August 15, 2019
On the 3rd July I specified the very large crude carrier, the Grace 1, under the Sanctions Regulations.
The designation of the vessel arose from information providing Her Majesty’s Government of Gibraltar with reasonable grounds to suspect that the Grace 1 was being used in breach of applicable EU Sanctions against Syria.
The information suggested that the vessel was bound for the Baniyas Oil Refinery in Syria where it would supply its cargo of 2.1m barrels of crude oil to the Assad regime.
At 2am on 4th July 2019, the Grace 1 was detained by the Gibraltar law enforcement agencies with the support of the Royal Marines, upon having freely navigated out of the Straits and into British Gibraltar Territorial Waters.
The detention was subsequently confirmed and extended by the Chief Justice of the Supreme Court until a hearing earlier today.
In this time, investigations have been conducted which have produced evidence confirming that at the time of its detention the Grace 1 was indeed carrying its cargo to the Baniyas refinery in Syria.
This was in contravention of Article 14 of the EU Regulation on Sanctions on Syria.
Full details of that evidence are in the Legal Notice I have published today.
Given the surrounding political tensions that arose in respect of this matter, on the 19th July I met with Iranian officials in London in the spirit of seeking to de-escalate all aspects of the issues arising from the detention of Grace 1.
The meeting was both positive and constructive.
I made clear that our detention of the vessel related exclusively to the implementation of sanctions against Syria.
In the weeks that followed, we have continued to have constructive discussions with representatives of the Republic of Iran to facilitate the release of Grace 1 pursuant to the satisfaction of all legal requirements.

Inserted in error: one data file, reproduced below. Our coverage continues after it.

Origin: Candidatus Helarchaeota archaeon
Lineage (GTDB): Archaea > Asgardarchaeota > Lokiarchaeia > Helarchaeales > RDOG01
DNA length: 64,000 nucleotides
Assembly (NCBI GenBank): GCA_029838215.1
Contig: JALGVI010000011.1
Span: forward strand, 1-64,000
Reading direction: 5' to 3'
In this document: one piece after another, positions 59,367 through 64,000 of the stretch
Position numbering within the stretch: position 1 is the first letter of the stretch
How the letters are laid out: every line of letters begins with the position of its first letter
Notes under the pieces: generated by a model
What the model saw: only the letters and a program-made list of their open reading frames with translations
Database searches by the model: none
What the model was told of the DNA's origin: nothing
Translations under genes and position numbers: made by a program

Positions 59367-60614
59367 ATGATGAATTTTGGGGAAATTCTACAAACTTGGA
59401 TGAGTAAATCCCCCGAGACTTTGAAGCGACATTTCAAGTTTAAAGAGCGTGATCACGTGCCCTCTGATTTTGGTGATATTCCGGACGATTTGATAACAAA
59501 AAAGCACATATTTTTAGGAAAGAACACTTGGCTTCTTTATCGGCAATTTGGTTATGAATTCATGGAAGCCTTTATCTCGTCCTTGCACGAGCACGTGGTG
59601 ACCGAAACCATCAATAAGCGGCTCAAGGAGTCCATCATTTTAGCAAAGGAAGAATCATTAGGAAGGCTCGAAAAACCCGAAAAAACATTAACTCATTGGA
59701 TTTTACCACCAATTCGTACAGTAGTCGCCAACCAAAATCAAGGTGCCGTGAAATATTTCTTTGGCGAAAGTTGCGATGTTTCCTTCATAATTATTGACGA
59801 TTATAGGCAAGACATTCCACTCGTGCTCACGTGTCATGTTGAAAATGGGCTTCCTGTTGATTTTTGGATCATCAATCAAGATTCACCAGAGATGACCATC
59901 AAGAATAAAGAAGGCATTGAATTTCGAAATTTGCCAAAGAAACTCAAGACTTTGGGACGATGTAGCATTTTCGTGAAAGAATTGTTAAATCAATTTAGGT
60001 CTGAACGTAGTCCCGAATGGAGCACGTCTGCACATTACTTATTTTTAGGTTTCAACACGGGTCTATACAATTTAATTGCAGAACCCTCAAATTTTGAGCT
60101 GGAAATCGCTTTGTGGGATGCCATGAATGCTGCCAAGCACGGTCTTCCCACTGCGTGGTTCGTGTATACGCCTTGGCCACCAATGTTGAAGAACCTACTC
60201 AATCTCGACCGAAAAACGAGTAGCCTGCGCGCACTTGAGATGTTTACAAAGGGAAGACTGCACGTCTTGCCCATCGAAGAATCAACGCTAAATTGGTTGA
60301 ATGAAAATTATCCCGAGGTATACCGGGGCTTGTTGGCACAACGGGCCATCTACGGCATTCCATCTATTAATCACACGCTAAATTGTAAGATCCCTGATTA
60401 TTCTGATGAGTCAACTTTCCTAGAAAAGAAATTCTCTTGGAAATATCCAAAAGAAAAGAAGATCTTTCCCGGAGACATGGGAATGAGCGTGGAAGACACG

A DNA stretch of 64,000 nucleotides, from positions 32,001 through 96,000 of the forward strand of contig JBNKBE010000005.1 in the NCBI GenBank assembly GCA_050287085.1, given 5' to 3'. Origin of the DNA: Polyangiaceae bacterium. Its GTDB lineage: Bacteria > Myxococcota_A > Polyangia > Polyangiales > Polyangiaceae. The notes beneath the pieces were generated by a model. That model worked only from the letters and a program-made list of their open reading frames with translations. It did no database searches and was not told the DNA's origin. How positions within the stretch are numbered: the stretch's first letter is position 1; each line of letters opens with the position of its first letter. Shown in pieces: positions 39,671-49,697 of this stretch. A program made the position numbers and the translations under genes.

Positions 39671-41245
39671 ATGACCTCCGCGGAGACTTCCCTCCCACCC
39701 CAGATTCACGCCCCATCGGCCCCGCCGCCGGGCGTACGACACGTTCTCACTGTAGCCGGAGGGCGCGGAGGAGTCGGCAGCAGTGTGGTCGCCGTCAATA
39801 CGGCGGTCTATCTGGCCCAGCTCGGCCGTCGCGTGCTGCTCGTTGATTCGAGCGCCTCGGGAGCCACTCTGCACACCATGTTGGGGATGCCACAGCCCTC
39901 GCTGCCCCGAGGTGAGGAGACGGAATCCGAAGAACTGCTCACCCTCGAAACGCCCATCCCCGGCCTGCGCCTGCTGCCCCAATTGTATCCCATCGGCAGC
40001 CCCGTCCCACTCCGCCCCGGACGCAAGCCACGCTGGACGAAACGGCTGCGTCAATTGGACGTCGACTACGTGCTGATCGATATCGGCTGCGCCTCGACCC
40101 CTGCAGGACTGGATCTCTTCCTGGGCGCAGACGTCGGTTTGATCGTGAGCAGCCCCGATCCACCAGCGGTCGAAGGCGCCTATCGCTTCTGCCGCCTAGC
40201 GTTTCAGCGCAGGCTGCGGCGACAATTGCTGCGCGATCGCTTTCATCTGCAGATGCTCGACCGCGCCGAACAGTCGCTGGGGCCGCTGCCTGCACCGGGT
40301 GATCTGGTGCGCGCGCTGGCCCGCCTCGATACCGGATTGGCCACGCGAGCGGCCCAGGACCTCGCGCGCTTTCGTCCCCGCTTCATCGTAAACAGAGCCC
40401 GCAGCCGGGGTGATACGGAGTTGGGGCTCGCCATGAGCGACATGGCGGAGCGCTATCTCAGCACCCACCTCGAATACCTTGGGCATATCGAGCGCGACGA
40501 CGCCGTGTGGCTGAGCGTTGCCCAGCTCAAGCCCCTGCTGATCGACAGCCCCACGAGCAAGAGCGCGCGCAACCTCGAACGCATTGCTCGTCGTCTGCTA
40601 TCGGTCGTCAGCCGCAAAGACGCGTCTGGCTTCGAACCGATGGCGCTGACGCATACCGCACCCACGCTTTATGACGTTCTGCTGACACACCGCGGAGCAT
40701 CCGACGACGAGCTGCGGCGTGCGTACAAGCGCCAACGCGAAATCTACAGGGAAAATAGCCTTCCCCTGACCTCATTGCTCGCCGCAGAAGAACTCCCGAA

In that time, the owner of the cargo has been confirmed to be the National Iranian Oil Company and the vessel has been re-flagged under the flag of Iran itself and re-insured.
On 13 August, I received written assurance from the Republic of Iran that, if released, the destination of Grace 1 would not be an entity that is subject to European Union sanctions.
I welcome that assurance.
This is an important material change in the destination of the vessel and the beneficiary of its cargo.
Indeed, this assurance has the effect of ensuring that we have deprived the Assad regime in Syria of more than one hundred and forty million dollars of valuable crude oil.
Subsequently, a direct request was made to me by the Islamic Republic of Iran on 5th August for the release of the Grace 1 under Sections 38 and 39 of our Sanctions Act.
In light of the assurances we have received, there are no longer any reasonable grounds for the continued legal detention of the Grace 1 in order to ensure compliance with the EU Sanctions Regulation.
With effect from today I have therefore revoked the Specification of the Vessel.
Separately, the United States Department of Justice has requested that a new legal procedure for the detention of the vessel should be commenced.
That is a matter for our independent Mutual Legal Assistance authorities who will make an objective, legal determination of that request for separate proceedings.
The Grace 1 is therefore now released from detention under the Sanctions Act by operation of law as confirmed this afternoon by the Chief Justice of the Supreme Court.
The net effect is that this operation has become the most successful implementation of the European sanctions regime to date.
It also amounts to a demonstration that Gibraltar is a jurisdiction that acts in keeping with the law and is committed to the rules based, international legal order.
Gibraltar can be proud of the role it has discharged in guarding the entrance to the Mediterranean and enforcing EU sanctions.